Chief Justice Roberts wrote the majority opinion in King v Burwell or Obamacare case. He rewrote the plain language of the act to allow payments of subsidies to persons not actually eligible under a direct reading of the act. He idid so to keep the act working.
Robert’s has made a habit of correcting, as he calls it, “Inartful drafting.” He even admits that the Affordable Care Act is full of such language.
So what is his game plan?
I think this particular Chief Justice believes so strongly in the legislative process, that he feels compelled to correct and allow legislation, no matter how badly written, to remain in force and not be barred on constitutional grounds.
There is another, and I think, equally powerful argument to make and that is that Roberts is telling the American people, you elected these people, they passed this legislation and now you live with the consequences of your actions. If you want something else, elect someone else.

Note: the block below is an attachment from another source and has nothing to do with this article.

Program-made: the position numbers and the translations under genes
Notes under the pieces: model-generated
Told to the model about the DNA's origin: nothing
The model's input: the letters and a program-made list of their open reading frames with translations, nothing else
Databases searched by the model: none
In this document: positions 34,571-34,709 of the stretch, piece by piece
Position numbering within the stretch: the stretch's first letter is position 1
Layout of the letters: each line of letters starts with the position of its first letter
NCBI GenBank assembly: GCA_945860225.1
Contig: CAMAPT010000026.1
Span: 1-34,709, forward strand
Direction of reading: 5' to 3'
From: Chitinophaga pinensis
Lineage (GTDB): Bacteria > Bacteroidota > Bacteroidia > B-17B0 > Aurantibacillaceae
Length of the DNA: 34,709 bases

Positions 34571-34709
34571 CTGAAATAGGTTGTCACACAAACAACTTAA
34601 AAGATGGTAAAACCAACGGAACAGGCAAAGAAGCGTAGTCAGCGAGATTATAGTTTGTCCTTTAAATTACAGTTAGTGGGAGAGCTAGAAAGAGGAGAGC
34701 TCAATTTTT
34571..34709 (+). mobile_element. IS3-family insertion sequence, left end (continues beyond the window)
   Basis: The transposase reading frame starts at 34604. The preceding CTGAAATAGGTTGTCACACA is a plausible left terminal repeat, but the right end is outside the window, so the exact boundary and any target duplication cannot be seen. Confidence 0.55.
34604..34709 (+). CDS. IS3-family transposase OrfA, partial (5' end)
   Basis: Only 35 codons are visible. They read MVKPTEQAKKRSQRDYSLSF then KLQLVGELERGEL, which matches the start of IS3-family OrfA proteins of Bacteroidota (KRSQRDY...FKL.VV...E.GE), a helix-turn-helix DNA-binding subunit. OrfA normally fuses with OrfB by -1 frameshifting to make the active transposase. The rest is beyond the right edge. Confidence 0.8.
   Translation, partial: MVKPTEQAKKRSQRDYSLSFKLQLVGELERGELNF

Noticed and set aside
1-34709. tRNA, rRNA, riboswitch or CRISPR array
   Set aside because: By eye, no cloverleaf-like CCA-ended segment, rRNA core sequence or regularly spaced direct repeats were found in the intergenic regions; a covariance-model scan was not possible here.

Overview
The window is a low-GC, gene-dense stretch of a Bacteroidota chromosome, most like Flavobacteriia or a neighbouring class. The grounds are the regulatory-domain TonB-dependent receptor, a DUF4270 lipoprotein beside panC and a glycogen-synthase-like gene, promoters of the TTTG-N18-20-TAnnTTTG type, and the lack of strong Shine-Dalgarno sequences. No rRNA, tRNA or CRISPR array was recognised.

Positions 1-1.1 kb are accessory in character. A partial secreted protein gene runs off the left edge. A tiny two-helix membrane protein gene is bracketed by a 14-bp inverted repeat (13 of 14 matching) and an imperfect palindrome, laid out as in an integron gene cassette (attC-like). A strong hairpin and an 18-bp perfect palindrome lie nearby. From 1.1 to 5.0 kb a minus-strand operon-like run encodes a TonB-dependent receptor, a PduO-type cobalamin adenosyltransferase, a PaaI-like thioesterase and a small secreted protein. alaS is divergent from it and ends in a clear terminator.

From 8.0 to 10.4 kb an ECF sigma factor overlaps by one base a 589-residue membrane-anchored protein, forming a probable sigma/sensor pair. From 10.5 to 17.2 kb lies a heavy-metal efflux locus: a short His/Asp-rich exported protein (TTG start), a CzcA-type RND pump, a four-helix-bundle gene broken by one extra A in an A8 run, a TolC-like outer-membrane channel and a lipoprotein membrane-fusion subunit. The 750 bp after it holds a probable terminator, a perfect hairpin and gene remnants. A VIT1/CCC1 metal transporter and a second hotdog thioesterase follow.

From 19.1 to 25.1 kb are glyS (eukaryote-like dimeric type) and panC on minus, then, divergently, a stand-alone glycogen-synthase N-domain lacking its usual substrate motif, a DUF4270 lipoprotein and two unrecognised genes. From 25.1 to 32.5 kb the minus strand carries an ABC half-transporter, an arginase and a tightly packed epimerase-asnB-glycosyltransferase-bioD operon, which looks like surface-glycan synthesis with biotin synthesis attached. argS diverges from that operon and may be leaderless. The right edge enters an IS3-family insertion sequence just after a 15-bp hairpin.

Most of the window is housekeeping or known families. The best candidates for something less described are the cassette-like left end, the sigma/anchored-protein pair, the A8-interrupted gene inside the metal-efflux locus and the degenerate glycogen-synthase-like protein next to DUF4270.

I really think that is it. It is deference to the legislature and a reminder to the people that elections are serious.
George Will joins me in this opinion as he wrote: “The decision also resulted from Chief Justice John G. Roberts Jr.’s embrace of the doctrine that courts, owing vast deference to the purposes of the political branches, are obligated to do whatever is required to make a law efficient, regardless of how the law is written. What Roberts does by way of, to be polite, creative construing (Justice Antonin Scalia, dissenting, calls it “somersaults of statutory interpretation”) is legislating, not judging.”
After this week, major political issues have been taken off the table to the relief of many Republicans who did not want to have to oppose same sex marriage in 2016 or have their majorities in the house and senate actually pass legislation that corrected the error in Obamacare. I just don’t think that would work well.
Will continues with “Thursday’s decision demonstrates how easily, indeed inevitably, judicial deference becomes judicial dereliction, with anticonstitutional consequences.” Read more http://www.jewishworldreview.com/cols/will062615.php3#5bTYGAVLkHwCmhip.99
I have to agree, however, I see long term benefits from Roberts’ Game Plan. We’ll wait and see.